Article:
Anyone who dares hunt on foot instead of a tree stand understands the need versus the want for a quality sock. A good choice in footwear is validated with every warm, soft and even energetic step while a poor one comes with a lot more agony than just regret and can even cost you a hunt with sore feet, blisters, numbness and frostbite.
For years I wore cotton, and I thought it was as good as it could get. Sticking my feet out of the cave of my father’s socks allowed me to learn about the miracle of Merino wool. I did my first elk hunt last year and put a lot of vertical miles in near Yellowstone in Wyoming. I wore Merino wool socks and it was the most satisfying experience my feet had ever had. September in Wyoming can be anything from dry, arid soul-sucking heat to knee-deep snow and sub-zero temperatures. I drew heat and hunted in 90 degree weather logging mile after mile of rugged mountain hiking over rocks, dirt, cactus and dead falls. My shoes were tested, my clothes were tested and my socks were tested. They were magnificent. My feet wicked moisture, never got fatigued and I could securely feel each and every inch of ground beneath my feet as I trekked across 9000 feet cliffs. The Merino wool socks made cotton socks obsolete, and I thought I had found the sock I’d wear for the rest of my life. Then I met Shawn Malloy of Altera and he introduced me to the beauty of alpaca fiber and life got even better for my rifle-toting feet.
Alpaca fiber takes the very best attributes of Merino wool and gives me more of what I want. It’s warm but not stuffy. It’s cushioned but not weak and its silky smooth on my feet from the first minute I slide it onto my feet until later that night after tens of miles of hiking the rolling ranches of eastern Montana. I wore the Alpaca fiber socks during two weeks of hunting in Montana and as good as Merino wool was, and is quite frankly, Alpaca fiber socks are better especially when it comes to prolonged comfort hours into a hunt.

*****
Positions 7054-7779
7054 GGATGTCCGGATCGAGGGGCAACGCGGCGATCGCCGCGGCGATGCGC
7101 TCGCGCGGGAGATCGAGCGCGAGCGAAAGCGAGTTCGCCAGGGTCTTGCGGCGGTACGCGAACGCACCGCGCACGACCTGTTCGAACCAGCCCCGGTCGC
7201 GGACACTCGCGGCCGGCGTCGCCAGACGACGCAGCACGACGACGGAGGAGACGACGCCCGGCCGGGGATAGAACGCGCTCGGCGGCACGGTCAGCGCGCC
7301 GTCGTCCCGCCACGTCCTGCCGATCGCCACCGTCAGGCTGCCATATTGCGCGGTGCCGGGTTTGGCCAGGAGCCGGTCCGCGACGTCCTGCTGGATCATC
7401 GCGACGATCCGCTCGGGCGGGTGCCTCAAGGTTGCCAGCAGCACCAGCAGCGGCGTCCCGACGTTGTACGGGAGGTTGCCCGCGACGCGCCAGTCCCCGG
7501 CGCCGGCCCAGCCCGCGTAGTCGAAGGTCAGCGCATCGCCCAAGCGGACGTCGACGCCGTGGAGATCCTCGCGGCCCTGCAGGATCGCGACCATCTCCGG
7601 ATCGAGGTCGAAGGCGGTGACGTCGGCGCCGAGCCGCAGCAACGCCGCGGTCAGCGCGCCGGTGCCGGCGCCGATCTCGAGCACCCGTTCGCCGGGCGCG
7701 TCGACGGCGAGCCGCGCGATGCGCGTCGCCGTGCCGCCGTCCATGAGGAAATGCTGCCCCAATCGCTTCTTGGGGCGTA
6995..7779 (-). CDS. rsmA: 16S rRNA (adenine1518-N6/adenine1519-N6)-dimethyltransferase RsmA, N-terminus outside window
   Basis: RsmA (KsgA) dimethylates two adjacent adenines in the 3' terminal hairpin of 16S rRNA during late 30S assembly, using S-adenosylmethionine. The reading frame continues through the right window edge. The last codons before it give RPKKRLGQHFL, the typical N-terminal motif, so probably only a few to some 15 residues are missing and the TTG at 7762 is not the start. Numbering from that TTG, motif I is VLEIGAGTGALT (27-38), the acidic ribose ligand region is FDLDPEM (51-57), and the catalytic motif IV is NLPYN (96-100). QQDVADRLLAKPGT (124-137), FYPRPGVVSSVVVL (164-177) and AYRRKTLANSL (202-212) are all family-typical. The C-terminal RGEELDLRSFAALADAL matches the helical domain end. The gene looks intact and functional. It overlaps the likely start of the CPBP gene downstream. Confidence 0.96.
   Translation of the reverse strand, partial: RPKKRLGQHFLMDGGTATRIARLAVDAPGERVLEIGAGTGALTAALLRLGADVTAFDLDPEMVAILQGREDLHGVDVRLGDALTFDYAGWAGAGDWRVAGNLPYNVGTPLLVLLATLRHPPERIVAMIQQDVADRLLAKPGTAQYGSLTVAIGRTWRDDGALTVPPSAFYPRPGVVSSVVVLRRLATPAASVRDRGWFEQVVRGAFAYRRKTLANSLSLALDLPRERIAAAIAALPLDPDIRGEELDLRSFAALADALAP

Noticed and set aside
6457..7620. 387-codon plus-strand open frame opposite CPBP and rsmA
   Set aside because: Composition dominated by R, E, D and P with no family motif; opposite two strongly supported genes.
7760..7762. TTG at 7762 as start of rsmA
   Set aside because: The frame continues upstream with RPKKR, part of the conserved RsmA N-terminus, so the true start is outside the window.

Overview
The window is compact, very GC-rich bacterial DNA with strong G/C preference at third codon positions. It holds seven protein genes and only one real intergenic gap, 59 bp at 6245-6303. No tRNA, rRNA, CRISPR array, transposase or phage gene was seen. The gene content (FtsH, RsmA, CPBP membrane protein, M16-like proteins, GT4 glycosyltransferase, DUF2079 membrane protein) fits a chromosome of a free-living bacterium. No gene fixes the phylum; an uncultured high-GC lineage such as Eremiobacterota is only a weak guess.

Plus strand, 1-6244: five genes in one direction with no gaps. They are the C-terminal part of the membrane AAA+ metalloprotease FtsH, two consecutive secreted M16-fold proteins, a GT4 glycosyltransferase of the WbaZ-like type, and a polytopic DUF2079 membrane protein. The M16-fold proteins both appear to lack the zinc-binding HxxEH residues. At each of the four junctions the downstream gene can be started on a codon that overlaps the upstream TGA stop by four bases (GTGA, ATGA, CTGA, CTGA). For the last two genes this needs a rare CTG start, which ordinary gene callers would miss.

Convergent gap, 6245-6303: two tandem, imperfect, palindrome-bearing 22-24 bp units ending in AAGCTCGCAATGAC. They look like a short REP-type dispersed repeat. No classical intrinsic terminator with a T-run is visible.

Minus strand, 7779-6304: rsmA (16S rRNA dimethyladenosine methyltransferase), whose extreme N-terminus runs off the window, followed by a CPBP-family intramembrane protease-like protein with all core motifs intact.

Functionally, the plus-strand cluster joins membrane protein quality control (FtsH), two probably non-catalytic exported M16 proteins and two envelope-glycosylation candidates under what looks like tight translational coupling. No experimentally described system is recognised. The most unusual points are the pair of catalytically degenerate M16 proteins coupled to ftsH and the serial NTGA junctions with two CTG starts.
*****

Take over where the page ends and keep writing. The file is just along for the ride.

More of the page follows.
Technically alpaca fiber has quite a few advantages over Merino. Due to its higher tensile strength, it handles moisture better by drying faster and wicking moisture better, and it’s warmer. “Alpaca fibers have a unique hollow core, which aids in their ability to regulate temperature in both cold and hot environments, they are water resistant which helps maintain their warmth value when wet and are lighter and stronger than merino wool,” an Altera spokesman said. I also noticed while it is warmer, it also doesn’t get too warm when hiking in the hotter months allowing my feet to stay dry, cool and most importantly to me, comfortable. Even in October, the sun worked overtime this past mule deer season and testing the cold weather ability of the alpaca fiber socks didn’t happen until months later back in Virginia, and for the record, they’re as warm as I need them to be.
If you like Merino wool socks, you owe it to your feet to at least try alpaca fiber socks. Just be ready to throw your Merino wool socks in the same yard sale pile as your ancient cotton socks because alpaca will cause Merino amnesia.
For more information about Altera Alpaca fiber socks visit their website www.alteraalpaca.com or call Shawn at 859-481-8810.